Thinking across Cultures

By Donald M. Topping; Doris C. Crowell et al. | Go to book overview

23
Generation of Spontaneous Analogies by Students Solving Science Problems

John J. Clement University of Massachusetts

Snow ( 1961) described the gap between the technological and humanistic orientations in modern society as a gap between "two cultures" and viewed many modern problems as arising from the lack of communication between them. It is possible that a similar gap exists between the experts who teach introductory college science and the naive student attempting to comprehend a scientific discipline for the first time.

Recent data on persistent preconceptions in physics, for example, ( Clement, 1982, McCloskey, 1983) show that students bring preconceptions with them to class, which resist modification and prevent the student from assimilating new material.

In addition to using a new vocabulary and a qualitatively different set of concepts and beliefs, it is worth considering whether the expert may also use a different set of reasoning processes from the naive student. This paper looks in particular at analogical reasoning, a component of scientific thinking in experts, and asks whether students can use this reasoning process as well. The answer to this question should speak to the larger issue of the width of the gap between the two cultures of students and experts.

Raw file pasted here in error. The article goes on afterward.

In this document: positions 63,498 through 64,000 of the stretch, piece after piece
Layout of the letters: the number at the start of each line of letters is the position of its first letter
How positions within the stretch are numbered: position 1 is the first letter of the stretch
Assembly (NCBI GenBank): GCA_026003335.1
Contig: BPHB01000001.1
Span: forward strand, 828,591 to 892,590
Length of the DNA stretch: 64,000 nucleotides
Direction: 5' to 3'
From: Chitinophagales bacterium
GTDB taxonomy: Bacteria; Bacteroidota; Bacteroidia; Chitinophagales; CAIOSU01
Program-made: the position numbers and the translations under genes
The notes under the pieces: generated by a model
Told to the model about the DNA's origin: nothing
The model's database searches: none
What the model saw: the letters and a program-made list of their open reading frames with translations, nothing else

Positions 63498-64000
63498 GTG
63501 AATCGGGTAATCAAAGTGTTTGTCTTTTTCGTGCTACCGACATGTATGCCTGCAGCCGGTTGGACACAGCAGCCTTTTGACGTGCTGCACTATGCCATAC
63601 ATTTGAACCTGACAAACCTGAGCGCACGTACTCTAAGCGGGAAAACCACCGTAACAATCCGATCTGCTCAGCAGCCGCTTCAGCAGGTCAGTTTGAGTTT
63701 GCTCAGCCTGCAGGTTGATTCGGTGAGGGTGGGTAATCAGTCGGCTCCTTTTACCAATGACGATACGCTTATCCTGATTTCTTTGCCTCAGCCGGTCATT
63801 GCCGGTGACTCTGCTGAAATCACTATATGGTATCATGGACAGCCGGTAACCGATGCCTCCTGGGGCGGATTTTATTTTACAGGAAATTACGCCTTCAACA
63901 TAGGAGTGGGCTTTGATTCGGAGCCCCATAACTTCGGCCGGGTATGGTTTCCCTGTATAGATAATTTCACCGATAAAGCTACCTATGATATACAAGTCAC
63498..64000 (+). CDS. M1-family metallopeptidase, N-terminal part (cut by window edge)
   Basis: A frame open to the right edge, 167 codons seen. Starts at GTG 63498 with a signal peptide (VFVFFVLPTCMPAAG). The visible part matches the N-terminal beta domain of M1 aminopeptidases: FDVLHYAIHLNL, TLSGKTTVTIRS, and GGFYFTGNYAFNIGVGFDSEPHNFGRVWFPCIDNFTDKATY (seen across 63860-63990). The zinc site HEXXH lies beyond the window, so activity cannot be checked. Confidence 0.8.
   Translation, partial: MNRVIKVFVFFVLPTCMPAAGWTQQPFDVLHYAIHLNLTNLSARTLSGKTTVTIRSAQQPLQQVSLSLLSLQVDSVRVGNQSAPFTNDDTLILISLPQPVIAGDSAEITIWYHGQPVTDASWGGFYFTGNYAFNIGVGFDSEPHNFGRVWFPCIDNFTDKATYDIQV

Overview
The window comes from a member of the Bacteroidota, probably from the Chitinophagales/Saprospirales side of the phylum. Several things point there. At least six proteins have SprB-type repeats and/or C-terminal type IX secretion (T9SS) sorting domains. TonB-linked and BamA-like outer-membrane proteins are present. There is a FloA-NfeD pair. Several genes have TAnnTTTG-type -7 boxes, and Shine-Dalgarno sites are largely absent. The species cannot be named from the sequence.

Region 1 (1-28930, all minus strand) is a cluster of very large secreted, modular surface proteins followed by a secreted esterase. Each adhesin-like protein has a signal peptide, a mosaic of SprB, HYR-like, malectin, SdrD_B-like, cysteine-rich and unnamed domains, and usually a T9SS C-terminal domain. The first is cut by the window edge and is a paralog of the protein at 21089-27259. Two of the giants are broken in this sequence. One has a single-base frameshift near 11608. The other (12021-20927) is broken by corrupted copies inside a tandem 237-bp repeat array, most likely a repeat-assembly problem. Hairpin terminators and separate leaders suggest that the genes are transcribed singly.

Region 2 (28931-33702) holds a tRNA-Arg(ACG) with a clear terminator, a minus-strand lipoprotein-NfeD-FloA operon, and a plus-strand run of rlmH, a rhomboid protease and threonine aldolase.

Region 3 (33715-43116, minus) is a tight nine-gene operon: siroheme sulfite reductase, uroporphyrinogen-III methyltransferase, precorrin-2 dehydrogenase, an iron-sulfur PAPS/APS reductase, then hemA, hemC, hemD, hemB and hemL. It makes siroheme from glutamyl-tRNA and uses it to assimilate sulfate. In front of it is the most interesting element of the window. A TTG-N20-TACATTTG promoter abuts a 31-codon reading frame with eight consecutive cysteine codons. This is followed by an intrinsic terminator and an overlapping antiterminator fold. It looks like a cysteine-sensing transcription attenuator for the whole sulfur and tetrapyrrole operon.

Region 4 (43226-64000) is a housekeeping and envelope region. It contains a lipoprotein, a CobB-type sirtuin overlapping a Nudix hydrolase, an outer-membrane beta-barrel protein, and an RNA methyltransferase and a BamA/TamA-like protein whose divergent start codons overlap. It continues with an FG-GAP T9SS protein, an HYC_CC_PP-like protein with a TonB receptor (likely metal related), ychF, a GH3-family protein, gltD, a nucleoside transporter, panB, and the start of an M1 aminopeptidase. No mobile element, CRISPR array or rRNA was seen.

The question becomes more important when we note that analogies have long been advocated as a powerful tool in teaching. There is evidence that experts can use analogical reasoning to help them resolve conceptual difficulties during problem solving ( Clement, 1981). We suspect that analogical reasoning can also be used to help students resolve their conceptual difficulties. But we suspect that they need to do the reasoning, not just memorize the two connected sides of an analogy, in order to increase their understanding. Thus, it is an important question as to whether students can reason analogically or whether this is a process that is part of the private repertoire of a privileged group of experts.

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